Although German artists, including Nolde, whose work was vehemently attacked by the Nazis, continued to be exhibited in America during World War II, exhibitions on the scale of Barr’s 1931 undertaking did not return to favor until well after the war. The renewed interest in German Expressionism during the 1950s and ‘60s may very well have been stimulated, in part, by its obvious affinities with new forms of expressionist painting, emerging in New York at that time. In his 1931 catalogue introduction Barr underscored a fundamental difference between German and French art (as well as American modernism): “To appreciate German art,” he explained, “it is necessary to realize that much of it is very different from either French or American art. Most German artists are romantic, they seem to be less interested in form and style as ends in themselves and more in feeling, in emotional values and even in moral, religious, social and philosophical considerations.” These “feeling qualities,” of German art, its “emotional values,” as Barr characterized them, which are so integral to German Expressionism, corresponded closely to, and may even have directly supported the increasingly expressionistic bent of a number of American artists, who were no longer under the spell of the School of Paris or American geometric abstraction, but were, instead, evolving their own forms of abstract and figurative expressionism.
In 1957 the Museum of Modern Art, under the directorship of Andrew Ritchie, once again took up the subject of modern German art in a comprehensive survey exhibition, “German Art of the Twentieth Century,” organized in cooperation with the St Louis Art Museum. In his essay for the exhibition’s catalogue, Werner Haftmann, intrigued by the resemblances between the art coming on the scene at that time and its possible German antecedents, recognized in the more recently made art “a strong international tendency among young artists towards an abstract Expressionism which releases all their psychic and emotional impulses.” Haftmann portrayed a shared “psychic restlessness” between the German art of the early decades of the century and more recent art. Comparing Matisse’s “Arcadian calm” to Kirchner’s more turbulent paint handling and emotionally-charged approach to his subjects, Haftmann saw the German artist as having elevated painting beyond the tranquil and decorative, to a “sphere of almost violent expression.”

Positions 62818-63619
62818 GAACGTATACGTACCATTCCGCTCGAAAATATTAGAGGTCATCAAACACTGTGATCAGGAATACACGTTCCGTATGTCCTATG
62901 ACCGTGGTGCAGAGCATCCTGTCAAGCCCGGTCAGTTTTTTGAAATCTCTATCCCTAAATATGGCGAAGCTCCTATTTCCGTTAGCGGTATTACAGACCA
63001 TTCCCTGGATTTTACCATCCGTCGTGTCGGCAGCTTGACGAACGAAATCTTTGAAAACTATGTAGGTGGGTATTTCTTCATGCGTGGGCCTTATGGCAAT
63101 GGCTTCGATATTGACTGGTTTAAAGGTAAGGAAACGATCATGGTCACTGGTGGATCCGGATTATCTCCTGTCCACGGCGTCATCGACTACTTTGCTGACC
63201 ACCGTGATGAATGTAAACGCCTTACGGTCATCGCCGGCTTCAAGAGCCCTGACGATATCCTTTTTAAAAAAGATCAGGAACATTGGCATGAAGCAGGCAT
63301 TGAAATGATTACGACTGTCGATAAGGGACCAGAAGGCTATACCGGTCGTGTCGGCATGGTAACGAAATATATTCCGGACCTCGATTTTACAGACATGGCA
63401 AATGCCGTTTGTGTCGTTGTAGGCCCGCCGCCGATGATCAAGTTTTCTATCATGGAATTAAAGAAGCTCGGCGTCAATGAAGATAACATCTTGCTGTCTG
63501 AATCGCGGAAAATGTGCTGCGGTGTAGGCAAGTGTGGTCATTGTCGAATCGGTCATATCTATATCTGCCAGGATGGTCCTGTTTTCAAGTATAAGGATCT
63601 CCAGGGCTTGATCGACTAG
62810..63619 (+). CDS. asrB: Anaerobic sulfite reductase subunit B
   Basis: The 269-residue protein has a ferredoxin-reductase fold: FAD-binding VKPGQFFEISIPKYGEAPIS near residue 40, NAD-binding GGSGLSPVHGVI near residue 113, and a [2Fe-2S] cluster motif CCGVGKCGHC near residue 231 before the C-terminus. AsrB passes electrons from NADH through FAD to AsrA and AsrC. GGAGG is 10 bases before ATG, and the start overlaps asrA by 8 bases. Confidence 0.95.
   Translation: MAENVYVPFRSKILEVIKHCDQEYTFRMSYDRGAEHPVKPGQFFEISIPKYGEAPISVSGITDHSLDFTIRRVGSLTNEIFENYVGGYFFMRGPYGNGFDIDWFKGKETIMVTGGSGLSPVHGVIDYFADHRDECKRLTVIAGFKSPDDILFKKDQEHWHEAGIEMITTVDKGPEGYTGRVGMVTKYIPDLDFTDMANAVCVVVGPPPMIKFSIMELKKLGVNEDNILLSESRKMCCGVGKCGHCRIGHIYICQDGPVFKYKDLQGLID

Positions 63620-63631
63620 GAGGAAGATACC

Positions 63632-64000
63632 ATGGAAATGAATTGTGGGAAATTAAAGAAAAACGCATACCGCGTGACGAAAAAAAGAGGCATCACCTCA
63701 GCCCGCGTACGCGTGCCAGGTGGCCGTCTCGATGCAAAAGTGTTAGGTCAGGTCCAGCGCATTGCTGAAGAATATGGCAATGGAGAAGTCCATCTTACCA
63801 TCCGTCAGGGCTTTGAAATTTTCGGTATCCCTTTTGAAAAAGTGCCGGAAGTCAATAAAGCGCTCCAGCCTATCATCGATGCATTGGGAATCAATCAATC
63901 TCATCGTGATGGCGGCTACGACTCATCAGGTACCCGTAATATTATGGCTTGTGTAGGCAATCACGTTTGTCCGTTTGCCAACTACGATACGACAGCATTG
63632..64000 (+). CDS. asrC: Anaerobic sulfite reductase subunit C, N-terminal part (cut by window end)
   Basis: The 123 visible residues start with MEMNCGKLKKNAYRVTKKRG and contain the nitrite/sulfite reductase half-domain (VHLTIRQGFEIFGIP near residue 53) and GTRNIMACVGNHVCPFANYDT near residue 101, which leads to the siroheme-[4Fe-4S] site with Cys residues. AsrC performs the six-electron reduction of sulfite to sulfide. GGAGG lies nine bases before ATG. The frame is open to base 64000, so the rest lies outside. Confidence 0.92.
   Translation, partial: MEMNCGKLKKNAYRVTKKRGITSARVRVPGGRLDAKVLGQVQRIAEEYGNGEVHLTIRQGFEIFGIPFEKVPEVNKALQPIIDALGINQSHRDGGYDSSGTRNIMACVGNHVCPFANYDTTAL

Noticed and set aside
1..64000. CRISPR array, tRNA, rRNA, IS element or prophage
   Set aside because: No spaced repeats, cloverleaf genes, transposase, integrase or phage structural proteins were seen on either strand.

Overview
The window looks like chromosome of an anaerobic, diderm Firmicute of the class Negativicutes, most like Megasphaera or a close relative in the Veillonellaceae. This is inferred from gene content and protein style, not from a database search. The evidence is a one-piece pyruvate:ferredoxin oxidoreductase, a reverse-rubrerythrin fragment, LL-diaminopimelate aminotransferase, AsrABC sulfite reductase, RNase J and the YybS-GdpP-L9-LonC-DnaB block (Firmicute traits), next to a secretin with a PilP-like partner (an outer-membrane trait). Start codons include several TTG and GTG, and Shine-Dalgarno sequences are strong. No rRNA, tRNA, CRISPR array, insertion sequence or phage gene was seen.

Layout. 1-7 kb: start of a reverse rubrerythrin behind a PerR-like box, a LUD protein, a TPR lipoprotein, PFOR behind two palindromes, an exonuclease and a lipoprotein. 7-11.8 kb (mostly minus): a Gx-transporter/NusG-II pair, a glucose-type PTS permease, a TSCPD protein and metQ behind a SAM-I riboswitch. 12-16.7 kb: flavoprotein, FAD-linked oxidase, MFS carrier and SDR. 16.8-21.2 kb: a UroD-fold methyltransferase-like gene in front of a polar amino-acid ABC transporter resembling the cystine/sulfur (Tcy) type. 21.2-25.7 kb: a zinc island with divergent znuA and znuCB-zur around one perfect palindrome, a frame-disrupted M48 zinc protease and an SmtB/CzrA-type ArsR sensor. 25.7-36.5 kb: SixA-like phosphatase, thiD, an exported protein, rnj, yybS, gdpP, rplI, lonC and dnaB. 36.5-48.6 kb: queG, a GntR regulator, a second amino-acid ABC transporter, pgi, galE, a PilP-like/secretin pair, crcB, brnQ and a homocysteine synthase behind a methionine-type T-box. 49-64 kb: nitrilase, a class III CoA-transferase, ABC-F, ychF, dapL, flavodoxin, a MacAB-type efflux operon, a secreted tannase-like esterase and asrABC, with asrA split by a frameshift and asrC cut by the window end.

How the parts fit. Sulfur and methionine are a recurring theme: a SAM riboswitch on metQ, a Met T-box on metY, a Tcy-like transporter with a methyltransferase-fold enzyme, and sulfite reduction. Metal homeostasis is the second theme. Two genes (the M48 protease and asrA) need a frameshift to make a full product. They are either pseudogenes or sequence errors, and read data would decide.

Reviewing several new books about modern German art for the Art Bulletin, in 1959, the American art historian Herschel B. Chipp, marveled at the fact that “more than a half dozen exhibitions of German Expressionism” were presented in New York City in 1957, in addition to the “immense comprehensive show” at the Museum of Modern Art, and “several others in various parts of the country,” with still others forthcoming. Chipp referred to this sudden flurry of interest in German art as “one of the most thoroughgoing changes of taste,” expressed more crudely in the popular press as a “German Invasion.” As for the “impressive books,” themselves, that Chipp was reviewing, all of which were published in the United States, he applauded the fact that they were not only presenting the art in question to the English-reading public for the first time, but that they also embodied “the most comprehensive studies in any language.”
IN THE NEXT LRFA POST, JEFFREY WILL EXPLORE THE INTERESTING PRECEPT OF GERMAN EXPRESSIONISM AS A PRECURSOR TO OUR AMERICAN EXPRESSIONIST MOVEMENT AND ITS INFLUENCE ON THE PICTORIAL PRESENCE OF EMIL NOLDE IN AMERICA.
I LOOK FORWARD TO YOUR COMMENTS AND ENCOURAGE YOU TO TAKE ADVANTAGE OF THIS TIMELY OPPORTUNITY TO HAVE JEFFREY INFORM YOU OF ANY SPECIFIC ASPECTS OF NOLDE’S WORK IN PARTICULAR AND GERMAN EXPRESSIONISM IN GENERAL. WE WELCOME ALL COMMENTS AND QUESTIONS.
THANKS TO ALL WHO FOLLOW AND COMMENT ON THE LRFA BLOG!